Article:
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V-Ray Tuner 3.4.1 posted for download. There’s not too much new here but there’s an important fix for the Optimize button script for Maya 2014. Maya 2014 has a bug that returns the wrong number for RAM amount for “memory -phy” so, if you’re running 2014, the script asks you to enter your memory amount in GB. Otherwise, the only other new addition is that I’ve added Point Light support to per-light render script.
Michael Comet’s Pose Deformer Mac Maya 2014 build can be downloaded here. I am using the latest updated source that David Johnson has tweaked to fix an issue with compiles on 2014. The Windows version is available on his djx blog here. I’m bundling the Python version of the Pose Reader plug-in but it seems to have an issue where it complains about a missing connection but everything works fine. I’m looking into it.
This is not a huge update to V-Ray Tuner but it brings a few fixes and features that affect various things. Here’s 3.4 changelog:
I do a lot of composites of similar images or render passes, so I like to have the document name as the layer name so it’s clear which document was used for the layer. I don’t know much about scripting Photoshop but I managed to piece together a very basic AppleScript to do exactly that, so grab it here if you want to:
The original AppleScript is here: Rename Front Doc with Document Name AppleScript.
Here it is in action:
I use this script so often that I ended up putting the script into an iKey hotkey so I don’t need to the AppleScript Editor to run it manually. I highly recommend iKey if you want a keyboard automation app for OS X. I also used it to map command-shift-z to command-y for Nuke’s redo function and it does a bunch of other auto-typing stuff for me.
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Yesterday, I plugged (nyuk) iDeform, Ingo Clemens’ free Maya plug-in for real-time displacement previewing. If you look around Ingo’s blog, you’ll find a bunch of other great scripts and plug-ins and iCollide definitely warrants a mention. It’s basically L3Deformer’s collision deformer for free:
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I got tired of opening the Create Render Node dialog from menus, since I use it so much, so I made another hotkey script. This will bind a material if you have an object selected (like the right-click Create Material selection) or it will just create a new node if nothing is selected, which is good for shader building in the Node Editor or Hypergraph:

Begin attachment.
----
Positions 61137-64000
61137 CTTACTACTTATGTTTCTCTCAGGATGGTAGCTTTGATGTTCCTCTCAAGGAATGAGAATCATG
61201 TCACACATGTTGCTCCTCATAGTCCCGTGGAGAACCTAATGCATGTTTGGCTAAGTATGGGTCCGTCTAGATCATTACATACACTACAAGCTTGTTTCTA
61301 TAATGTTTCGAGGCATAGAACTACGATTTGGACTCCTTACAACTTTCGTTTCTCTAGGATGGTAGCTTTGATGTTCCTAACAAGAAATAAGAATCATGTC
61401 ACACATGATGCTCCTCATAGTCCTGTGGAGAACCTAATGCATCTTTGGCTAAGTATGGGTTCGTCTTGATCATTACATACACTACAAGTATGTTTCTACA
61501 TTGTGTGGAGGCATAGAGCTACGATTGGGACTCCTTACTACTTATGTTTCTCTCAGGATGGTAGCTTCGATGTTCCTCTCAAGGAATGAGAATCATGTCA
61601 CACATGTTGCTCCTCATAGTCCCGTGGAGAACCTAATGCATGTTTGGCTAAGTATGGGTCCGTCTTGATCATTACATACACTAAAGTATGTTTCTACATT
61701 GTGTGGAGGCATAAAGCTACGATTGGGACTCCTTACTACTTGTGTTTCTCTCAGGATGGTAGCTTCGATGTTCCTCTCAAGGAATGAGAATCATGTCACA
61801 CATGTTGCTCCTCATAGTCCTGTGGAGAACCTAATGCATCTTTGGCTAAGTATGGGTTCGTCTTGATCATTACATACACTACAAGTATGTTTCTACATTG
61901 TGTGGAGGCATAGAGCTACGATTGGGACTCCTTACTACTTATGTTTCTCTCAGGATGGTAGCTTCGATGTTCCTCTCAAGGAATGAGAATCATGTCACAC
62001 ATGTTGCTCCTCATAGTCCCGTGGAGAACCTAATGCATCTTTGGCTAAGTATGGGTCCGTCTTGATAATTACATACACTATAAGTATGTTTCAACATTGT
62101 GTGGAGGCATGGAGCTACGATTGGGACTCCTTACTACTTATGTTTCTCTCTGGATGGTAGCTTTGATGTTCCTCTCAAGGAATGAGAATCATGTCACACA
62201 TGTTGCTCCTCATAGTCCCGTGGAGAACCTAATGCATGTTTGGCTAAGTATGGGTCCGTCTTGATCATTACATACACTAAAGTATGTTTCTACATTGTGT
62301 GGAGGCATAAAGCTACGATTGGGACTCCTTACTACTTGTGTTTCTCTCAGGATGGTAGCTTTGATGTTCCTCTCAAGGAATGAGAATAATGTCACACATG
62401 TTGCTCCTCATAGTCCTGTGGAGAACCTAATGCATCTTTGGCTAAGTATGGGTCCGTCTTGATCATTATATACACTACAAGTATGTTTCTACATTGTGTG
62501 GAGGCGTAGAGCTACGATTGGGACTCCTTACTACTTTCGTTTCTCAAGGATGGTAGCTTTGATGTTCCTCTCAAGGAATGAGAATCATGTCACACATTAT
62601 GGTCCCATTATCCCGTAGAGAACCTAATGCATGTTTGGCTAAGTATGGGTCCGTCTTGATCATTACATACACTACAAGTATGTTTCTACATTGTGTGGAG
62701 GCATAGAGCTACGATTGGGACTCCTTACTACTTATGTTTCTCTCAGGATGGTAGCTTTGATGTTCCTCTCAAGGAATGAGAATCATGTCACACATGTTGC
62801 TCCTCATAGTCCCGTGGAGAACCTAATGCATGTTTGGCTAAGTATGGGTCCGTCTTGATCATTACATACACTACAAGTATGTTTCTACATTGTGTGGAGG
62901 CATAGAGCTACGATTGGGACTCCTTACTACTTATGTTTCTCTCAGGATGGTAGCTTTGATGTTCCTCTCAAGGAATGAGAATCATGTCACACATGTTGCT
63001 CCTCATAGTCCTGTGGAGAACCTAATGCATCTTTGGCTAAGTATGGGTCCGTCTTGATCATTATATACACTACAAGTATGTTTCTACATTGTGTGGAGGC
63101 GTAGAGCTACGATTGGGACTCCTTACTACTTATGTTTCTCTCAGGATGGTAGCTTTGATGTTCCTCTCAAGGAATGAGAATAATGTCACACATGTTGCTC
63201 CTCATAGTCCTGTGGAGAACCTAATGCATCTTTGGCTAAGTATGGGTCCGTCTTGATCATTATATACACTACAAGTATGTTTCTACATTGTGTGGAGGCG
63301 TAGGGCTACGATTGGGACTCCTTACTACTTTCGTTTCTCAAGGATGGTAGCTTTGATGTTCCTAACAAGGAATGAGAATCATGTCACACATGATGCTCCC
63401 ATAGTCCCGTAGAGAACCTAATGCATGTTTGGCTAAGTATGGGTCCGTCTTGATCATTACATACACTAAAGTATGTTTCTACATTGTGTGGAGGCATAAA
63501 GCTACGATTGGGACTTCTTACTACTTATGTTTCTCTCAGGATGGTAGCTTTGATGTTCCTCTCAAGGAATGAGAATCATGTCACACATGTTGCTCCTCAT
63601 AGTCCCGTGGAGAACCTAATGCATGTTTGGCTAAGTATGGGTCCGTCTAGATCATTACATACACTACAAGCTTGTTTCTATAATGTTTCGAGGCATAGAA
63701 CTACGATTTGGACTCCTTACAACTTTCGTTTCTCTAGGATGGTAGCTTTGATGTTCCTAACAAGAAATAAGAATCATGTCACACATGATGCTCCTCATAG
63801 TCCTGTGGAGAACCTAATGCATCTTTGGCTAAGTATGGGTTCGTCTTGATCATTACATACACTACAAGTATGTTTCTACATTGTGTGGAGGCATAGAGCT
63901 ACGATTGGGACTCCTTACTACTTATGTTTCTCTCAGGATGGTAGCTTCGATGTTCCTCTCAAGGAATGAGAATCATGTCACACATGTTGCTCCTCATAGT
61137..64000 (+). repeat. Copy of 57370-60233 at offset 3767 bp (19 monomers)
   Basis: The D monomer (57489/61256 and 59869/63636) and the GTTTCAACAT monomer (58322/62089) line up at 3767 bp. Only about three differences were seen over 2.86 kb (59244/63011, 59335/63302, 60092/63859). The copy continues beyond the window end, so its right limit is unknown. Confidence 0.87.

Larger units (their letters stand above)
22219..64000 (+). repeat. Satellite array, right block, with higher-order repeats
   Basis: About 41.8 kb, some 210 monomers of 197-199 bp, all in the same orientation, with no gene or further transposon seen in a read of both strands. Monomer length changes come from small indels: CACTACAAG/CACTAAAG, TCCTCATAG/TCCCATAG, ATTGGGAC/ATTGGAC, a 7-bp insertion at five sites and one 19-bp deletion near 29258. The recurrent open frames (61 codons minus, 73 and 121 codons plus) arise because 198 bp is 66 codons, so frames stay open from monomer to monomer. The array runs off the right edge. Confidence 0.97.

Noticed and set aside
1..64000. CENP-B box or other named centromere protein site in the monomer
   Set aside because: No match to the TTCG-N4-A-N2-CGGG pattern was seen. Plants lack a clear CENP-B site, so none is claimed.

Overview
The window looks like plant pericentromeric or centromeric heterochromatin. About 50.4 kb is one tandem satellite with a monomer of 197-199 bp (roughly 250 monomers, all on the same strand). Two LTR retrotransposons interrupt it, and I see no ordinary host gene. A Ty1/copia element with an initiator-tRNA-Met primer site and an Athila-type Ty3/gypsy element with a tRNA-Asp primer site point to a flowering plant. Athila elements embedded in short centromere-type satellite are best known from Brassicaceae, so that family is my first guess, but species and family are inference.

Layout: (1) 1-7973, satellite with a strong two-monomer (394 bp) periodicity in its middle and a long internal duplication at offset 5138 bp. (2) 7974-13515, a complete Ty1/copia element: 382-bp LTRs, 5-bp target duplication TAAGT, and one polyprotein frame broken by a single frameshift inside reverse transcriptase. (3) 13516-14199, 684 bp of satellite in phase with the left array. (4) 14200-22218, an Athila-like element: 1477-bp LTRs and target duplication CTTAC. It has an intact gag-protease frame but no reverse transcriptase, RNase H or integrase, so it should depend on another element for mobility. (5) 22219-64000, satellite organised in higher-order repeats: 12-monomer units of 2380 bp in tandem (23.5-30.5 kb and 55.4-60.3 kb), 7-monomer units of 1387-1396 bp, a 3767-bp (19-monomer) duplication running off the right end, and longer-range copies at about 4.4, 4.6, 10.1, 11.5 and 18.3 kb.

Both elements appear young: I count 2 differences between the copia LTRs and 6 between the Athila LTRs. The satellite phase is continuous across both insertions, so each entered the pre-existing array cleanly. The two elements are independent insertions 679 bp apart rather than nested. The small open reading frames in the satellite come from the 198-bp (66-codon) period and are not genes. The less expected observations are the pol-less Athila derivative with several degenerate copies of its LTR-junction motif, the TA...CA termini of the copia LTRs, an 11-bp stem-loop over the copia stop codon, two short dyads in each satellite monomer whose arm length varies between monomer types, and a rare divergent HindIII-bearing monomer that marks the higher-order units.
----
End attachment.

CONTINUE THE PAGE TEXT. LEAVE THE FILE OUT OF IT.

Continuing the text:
global proc createNoderr()
if (size(`ls -sl`) > 0)
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So, a while ago I posted a handy hotkey script to bring up the Attribute Editor for the selected object’s material but it didn’t work properly with face-level component selections, if there were multiple materials on the mesh (this is also a problem for showShadingGroupAttrEditor). You can see the difference between the old script and the new one here (with my Venetian Snares playing in iTunes – oops):
Here’s an updated script that works well – put it in your Maya hotkeys and assign it to a key combo. The openAEWindow at the start ensures that you don’t get that weird hiccup fallback to the shape node if the AE window isn’t already open. Here’s a download link (updated to work with object and face selections):
Put it in your scripts folder and call it from a hotkey with materialEditorHotkey; in the User hotkey text field:
Update 2: now does a select toggle for component mode, so you don’t lose your face selections when it does it’s thing.
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I am pretty happy with the latest V-Ray Tuner 3.3 update. It adds a number of features that I now use constantly and I think they’ll be pretty popular. Here’s a break down of what’s new in 3.3:
It’s not shown in that video but the release script now has a palette with an option to keep the original swapped-out mats after conversion.
As always, let me know if there’s anything you want added or tweaked in V-Ray Tuner.
After getting tired of manually setting project paths for files that were already open, I made a simple script that does exactly that and then prompts you to reopen the file so assets from relative paths load correctly:
The script assumes that you are using the standard project/scenes format, with the currently open file in the /scenes/ folder. There are some scripts out there can monitor your Maya session and do this automatically but I personally hate scripts that do stuff for me with added polling. Maya is a fickle beast, so the last thing I need is another thing adding potential instability. So, grab it here lest ye waste more time by doing it manually.
If you want the script shown in the video that opens your active project images folder, grab that here.
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So I’ve updated GoP with some handy changes which bring it up to version 2.0 (download link). If you don’t know GoP, it’s a script that lets you send selected objects in Maya to Photoshop for texturing. The original version used the OBJ format as a go-between but 2.0 now uses .dae COLLADA format, which has some nice advantages – most notably, camera support:
As you tell, that has great potential to be used as an aid for matte painting or texturing with specific angles in mind. By default, Photoshop opens 3D files as square, but you can get the correct cropping for your scene by matching the aspect ratio or dimensions of your Maya scene:
As you can see above, this also supports basic coloured Maya lights. I can’t claim any credit for this stuff. It’s just Adobe’s excellent COLLADA support that’s doing all the work. You may need Photoshop CS6 for camera import support but meshes will import fine. Anyway, this should come in handy as Adobe adds more and more 3D features to Photoshop Extended.